Toronto Japanese Film Festival 2021: Our Review of ‘Sumodo’

Toronto Japanese Film Festival 2021: Our Review of ‘Sumodo’

Eiji Sataka’s sports documentary Sumodo show a lot of interviews. But in fairness, those talking heads put these some wrestlers in perspective within their culture. One of the interview subjects make it seem like he enters the profession during his adult life, putting him on the certain percentage of wrestlers who do so. The rest start as children or teenagers and join the schools or ‘stables’ where they learn how to wrestle and maybe gain their own style. These interviews reveal enough of the physical toll of being a wrestler. The camera catches body parts changed because of their work.

This …

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Toronto Japanese Film Festival 2021: Our Review of ‘Talking The PIctures’

Toronto Japanese Film Festival 2021: Our Review of ‘Talking The PIctures’

This film’s first act takes its viewers to early 20th century Japan. Then, the country was an environment where silent film production fostered. But unlike in the West where the films had intertitles, screenings often came with people narrating a film’s events. In 1915, Shuntaro Sometami was a boy sneaking into theatres to listen to his idol Shisei Yamaoka (Masatoshi Nagase). Years later, Shuntaro (Ryo Narita) goes from impersonating Shisei as a front to steal from people’s houses to being an errand boy in a theatre in a small city. Shuntaro’s wide eyed appreciation for even the skills of the …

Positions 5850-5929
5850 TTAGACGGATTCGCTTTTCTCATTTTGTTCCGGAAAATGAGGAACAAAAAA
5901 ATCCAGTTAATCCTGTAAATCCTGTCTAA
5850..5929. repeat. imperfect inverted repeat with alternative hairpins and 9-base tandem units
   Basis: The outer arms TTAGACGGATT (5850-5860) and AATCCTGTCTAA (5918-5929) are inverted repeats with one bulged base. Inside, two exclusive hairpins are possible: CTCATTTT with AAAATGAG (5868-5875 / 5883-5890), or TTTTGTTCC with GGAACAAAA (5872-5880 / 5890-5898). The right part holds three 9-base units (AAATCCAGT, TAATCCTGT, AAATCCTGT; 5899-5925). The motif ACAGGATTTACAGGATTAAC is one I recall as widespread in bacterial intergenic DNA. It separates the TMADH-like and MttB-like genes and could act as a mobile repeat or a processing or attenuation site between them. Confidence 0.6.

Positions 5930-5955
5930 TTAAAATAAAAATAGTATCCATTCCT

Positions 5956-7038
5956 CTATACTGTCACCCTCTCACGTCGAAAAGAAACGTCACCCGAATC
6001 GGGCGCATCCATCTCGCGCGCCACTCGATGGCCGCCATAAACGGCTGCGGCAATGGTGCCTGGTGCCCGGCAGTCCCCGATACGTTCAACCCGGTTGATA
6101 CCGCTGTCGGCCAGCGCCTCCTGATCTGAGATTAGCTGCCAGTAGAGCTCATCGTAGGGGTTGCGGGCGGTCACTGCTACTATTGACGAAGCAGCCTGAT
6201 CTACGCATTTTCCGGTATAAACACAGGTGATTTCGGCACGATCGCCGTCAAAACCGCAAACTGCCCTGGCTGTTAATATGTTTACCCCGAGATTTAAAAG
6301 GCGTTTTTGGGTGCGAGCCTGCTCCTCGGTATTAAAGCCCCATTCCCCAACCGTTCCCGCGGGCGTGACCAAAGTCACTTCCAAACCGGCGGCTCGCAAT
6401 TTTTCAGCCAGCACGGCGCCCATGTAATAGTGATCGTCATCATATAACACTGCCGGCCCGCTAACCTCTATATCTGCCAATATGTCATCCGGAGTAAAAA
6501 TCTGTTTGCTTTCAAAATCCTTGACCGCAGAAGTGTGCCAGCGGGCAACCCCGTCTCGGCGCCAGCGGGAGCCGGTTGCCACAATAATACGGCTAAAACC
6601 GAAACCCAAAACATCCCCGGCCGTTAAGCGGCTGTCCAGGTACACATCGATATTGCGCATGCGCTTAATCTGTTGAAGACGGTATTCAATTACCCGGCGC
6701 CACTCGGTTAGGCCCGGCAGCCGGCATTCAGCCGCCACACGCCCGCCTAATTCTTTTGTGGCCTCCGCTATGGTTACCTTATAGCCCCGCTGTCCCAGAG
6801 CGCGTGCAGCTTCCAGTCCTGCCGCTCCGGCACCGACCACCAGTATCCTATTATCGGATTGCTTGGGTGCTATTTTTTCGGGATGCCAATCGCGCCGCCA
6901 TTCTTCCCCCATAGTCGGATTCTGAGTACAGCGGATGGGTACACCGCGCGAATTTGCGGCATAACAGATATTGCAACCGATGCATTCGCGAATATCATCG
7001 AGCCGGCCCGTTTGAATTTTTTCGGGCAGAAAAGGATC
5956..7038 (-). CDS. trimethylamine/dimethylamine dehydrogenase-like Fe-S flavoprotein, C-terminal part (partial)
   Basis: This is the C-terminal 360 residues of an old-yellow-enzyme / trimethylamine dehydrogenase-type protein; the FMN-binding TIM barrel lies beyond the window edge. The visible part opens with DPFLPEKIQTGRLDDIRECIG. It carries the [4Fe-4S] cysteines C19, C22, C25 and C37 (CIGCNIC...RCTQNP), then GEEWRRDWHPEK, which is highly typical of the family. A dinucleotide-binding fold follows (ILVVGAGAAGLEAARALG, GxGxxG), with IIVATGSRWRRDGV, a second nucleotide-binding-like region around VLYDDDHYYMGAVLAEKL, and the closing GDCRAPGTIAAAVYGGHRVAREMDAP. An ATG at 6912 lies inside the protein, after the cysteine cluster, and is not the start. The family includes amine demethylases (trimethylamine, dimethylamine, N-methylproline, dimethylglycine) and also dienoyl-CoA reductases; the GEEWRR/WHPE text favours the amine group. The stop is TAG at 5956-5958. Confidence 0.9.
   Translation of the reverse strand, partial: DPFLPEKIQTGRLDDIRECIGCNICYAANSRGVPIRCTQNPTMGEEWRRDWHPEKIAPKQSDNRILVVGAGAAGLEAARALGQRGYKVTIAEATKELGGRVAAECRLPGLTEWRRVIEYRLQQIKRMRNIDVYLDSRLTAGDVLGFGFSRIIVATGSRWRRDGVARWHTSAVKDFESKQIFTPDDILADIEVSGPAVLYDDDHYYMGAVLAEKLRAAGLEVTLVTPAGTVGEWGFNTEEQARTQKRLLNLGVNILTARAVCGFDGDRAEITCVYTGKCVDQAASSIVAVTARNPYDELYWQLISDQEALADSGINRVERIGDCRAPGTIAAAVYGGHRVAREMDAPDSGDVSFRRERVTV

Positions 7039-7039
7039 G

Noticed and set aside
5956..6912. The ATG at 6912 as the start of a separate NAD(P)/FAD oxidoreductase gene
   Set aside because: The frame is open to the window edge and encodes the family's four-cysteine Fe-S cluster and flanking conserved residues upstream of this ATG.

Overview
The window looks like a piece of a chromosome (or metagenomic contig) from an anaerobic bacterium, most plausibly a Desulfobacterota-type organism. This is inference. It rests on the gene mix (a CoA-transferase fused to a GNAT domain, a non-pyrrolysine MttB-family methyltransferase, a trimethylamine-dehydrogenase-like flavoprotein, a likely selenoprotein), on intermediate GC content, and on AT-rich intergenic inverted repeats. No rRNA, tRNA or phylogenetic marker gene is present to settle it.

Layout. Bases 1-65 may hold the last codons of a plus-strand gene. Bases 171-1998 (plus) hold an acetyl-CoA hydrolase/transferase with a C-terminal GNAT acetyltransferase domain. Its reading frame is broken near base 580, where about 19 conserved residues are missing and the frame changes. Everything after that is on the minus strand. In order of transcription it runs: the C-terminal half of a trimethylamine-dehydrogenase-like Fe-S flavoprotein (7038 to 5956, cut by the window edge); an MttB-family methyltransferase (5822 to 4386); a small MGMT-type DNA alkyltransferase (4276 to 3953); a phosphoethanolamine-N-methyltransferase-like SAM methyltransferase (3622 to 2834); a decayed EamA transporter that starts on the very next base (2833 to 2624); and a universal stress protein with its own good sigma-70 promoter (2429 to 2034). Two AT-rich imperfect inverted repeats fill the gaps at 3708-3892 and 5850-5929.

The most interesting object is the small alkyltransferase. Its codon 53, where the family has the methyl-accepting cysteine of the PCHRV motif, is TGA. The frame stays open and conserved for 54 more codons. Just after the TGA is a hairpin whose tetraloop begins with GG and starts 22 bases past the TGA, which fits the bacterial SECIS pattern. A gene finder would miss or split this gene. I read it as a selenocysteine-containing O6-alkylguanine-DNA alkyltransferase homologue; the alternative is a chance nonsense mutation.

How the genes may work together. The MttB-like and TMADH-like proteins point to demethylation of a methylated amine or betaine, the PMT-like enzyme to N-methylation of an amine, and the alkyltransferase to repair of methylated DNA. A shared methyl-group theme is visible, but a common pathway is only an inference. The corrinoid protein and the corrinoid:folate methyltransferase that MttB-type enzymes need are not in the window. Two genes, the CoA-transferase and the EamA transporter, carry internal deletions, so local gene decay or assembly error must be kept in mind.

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Toronto Jewish Film Festival 2021: Our Review of ‘A Starry Sky Above the Roman Ghetto’

A Starry Sky Above the Roman Ghetto tells the story of Sofia (Bianca Panconi), a young Italian woman who discovers a wartime photo of a Jewish child within an old suitcase. Hidden with the photo is an undelivered letter addressed to the mysterious ‘Sarah Cohen’. This appears to have been written by her parents. Sofia and her friends are impassioned by the child’s story. So they set out to discover what happened to young Sarah. And they attempt to deliver the letter which never reached her.

While the finale feels a little convenient to the narrative, Starry Sky is incredibly effective. …

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Indy Road Trip Comedy: Our Review of ‘Take Me Somewhere Nice’

Indy Road Trip Comedy: Our Review of ‘Take Me Somewhere Nice’

From Easy Rider to The Blue Brothers and last year’s Oscar winning Nomadland, road trip films have been a big part of the cinematic experience for a long time. They’ve encompassed many different genres as well. So no matter if you enjoy comedy, science fiction, drama or action, there is a road trip film for you. Take Me Somewhere Nice fits somewhere between drama and dark comedy, and like all films in those genres it feels like a slice of life at the same time.

Take Me Somewhere Nice follows the story of Alma (Sara Luna Zoric), a young woman who …

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Toronto Jewish Film Festival 2021: Our Review of ‘The Un-Word’

In The Un-Word, Valerie and Simon Berlinger (Ursina Lardi and Thomas Sarbacher) are a Jewish couple who are called into their son’s school after he’s involved in an altercation with an Iranian and a Palestinian student. Valerie and Simon sit in conference with the school’s principal Director Stege (Devid Striesow) and his well-meaning teacher, Ms. Ritter (Anna Bruggemann). And they demand fairness for their son. Meanwhile, they expose the subtle (and not-so-subtle) injustices that are taking place within the school’s walls.

Written and directed by Leo Khasin, Un-Word contains some solid satirical work that attempts to navigate the complexities and challenges …